Death of François Bott, literary critic, journalist and novelist

Lover of good words, greedy of the verb and elegant of the pen, the author of some thirty works died on September 22, at the age of 87.

Born in 1935 in Laon (Aisne), the son of an SFIO militant doctor, François Bott entered in 1958 in France-Night, then the main French newspaper by circulation; then it goes to The express then monthly The literary magazinewhich he founded in the late 1960s, before joining and running the world of booksbetween 1983 and 1991. From this journalistic experience and his long relationship with books and writers, in 2010 he extracted a moving confessional story, The Crossing of Days. Memories of the Republic of Letters (1958-2008).

Excellent portraitist (see extreme women Y Are we coming back from Montevideo?), boxing lover and crazy about the “little queen”, François Bott left us a good repertoire of mischief books where erudition was tinged with poetry, fantasy and humor. And this since the publication of his first book, dedicated to one of his teachers, the communist dandy Roger Vailland, author of The law Y 325,000 francs (The Seasons by Roger Vailland, in 1969). Curious about everything, Bott had even “compromised”, in 2016, the imaginary and intimate memories of the painter Van Dongen, on the verge of death (The last tango of Kees Van Dongen).

A few years earlier, this unconditional fan of the Stade de Reims, in love with Deauville, had published his most intimate story: the summers of lifewhere he sang, the time of a season, the “precarious pleasures, the things here below”.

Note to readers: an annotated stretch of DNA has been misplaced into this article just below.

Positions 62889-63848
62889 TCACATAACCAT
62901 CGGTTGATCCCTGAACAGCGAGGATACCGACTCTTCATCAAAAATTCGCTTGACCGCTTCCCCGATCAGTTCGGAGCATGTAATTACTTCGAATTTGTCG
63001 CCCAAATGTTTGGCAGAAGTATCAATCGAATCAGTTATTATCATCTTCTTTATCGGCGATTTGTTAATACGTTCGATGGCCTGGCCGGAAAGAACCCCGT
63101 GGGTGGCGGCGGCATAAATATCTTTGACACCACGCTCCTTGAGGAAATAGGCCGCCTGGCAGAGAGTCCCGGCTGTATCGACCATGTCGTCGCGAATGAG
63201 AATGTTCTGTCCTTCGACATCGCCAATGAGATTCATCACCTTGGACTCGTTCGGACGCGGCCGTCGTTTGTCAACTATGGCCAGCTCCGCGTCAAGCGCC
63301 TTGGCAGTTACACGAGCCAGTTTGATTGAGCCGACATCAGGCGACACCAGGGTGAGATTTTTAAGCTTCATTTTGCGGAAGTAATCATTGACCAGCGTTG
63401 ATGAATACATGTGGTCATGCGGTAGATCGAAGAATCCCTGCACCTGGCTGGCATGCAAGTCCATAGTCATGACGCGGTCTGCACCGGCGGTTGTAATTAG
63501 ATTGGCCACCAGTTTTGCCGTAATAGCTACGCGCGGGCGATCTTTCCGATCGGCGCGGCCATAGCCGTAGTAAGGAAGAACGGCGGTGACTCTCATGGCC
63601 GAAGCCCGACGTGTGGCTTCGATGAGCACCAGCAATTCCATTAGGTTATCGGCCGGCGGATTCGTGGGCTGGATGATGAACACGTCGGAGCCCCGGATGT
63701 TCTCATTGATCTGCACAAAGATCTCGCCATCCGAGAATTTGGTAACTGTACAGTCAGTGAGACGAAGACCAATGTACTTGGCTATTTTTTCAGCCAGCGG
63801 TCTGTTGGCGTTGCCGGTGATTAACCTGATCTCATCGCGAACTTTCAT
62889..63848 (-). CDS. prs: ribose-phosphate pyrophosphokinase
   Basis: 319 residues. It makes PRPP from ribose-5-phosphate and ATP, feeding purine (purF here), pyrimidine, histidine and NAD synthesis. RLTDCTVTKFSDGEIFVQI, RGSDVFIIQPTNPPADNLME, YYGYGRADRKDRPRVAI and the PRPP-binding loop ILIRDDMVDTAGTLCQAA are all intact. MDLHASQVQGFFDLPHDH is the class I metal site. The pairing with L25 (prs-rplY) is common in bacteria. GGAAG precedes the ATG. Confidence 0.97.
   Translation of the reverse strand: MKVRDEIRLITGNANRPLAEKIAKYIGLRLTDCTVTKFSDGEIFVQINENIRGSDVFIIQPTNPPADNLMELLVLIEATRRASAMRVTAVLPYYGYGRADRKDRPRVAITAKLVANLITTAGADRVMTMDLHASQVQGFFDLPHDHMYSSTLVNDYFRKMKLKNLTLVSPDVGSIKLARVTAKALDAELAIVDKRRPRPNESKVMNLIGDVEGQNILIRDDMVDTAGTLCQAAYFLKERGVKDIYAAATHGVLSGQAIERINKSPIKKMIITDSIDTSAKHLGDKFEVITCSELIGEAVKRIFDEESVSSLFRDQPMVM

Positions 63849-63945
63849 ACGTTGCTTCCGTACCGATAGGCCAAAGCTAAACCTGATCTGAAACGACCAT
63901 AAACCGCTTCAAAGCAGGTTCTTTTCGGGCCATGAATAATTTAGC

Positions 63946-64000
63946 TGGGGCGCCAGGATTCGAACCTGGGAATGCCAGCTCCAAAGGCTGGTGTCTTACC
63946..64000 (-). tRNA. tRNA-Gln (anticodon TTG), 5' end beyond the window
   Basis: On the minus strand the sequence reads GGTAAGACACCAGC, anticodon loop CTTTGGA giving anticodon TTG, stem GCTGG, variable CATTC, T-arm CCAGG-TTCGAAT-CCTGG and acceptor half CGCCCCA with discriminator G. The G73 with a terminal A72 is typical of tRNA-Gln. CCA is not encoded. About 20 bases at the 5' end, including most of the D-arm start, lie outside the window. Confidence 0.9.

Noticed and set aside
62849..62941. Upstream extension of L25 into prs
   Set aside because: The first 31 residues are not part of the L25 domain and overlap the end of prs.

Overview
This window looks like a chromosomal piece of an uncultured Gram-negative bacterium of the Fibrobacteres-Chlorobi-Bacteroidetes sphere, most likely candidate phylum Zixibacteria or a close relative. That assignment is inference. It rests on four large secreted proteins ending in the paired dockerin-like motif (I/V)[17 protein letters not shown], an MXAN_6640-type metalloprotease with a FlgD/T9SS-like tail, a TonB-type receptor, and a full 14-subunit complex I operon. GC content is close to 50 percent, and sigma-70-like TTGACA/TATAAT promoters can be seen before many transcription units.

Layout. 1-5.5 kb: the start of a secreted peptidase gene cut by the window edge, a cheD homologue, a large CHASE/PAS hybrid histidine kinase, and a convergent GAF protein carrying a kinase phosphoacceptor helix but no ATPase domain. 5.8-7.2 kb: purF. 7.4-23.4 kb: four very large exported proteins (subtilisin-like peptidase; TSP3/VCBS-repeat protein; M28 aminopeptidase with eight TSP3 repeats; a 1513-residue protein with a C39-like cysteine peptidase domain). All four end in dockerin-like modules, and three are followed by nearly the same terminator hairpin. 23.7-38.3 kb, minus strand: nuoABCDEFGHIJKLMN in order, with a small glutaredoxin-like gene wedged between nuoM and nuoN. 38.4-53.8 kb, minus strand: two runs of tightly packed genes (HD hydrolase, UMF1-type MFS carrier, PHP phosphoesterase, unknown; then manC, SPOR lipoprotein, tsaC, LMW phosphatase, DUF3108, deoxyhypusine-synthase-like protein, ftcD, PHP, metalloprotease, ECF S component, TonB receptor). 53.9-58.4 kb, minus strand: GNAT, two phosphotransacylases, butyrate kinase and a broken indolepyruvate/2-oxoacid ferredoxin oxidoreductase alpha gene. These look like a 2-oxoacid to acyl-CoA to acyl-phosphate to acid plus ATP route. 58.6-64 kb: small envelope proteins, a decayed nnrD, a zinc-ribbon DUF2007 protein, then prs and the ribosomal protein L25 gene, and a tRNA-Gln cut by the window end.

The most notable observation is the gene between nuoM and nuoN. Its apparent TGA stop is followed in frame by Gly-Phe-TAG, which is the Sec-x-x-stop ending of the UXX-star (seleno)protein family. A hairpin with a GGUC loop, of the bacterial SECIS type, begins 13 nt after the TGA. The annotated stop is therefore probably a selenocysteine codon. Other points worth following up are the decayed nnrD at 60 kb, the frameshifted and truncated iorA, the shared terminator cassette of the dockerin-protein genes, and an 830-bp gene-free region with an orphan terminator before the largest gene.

fancy pen

Within writers in dressing gown, Bott, always with his elegant pen, had sketched some forty authors on the spot, constituting as many literary fugues, including Boris Vian, Joseph Kessel, Marcel Aymé and Raymond Chandler. He had thus portrayed Jacques Prévert: “He traversed the century with his eternal cigarette butt, and his ghost still haunts Paris, praising the passions of youth or proof (smile) of life’s impediments. With particular antipathy for admirals, and much affection for plumbers-cincists…»

A lover of good words, greedy of words, he had published in the twilight of his life a collection of thoughts, observations, maxims, under the title Aphorisms for the bus and the subway (Roundtable). could read: “Since life is a journey, as Madame de Staël affirms, here are about sixty aphorisms about Parisian transport: buses and the metro. A kind of viaticum to travel to Paris. And, coming to illustrate these aphorisms and these maxims, memories, bits of stories, scenes, sequences of everyday life, on public transport, that draw a sentimental geography, a cartography of souls. »


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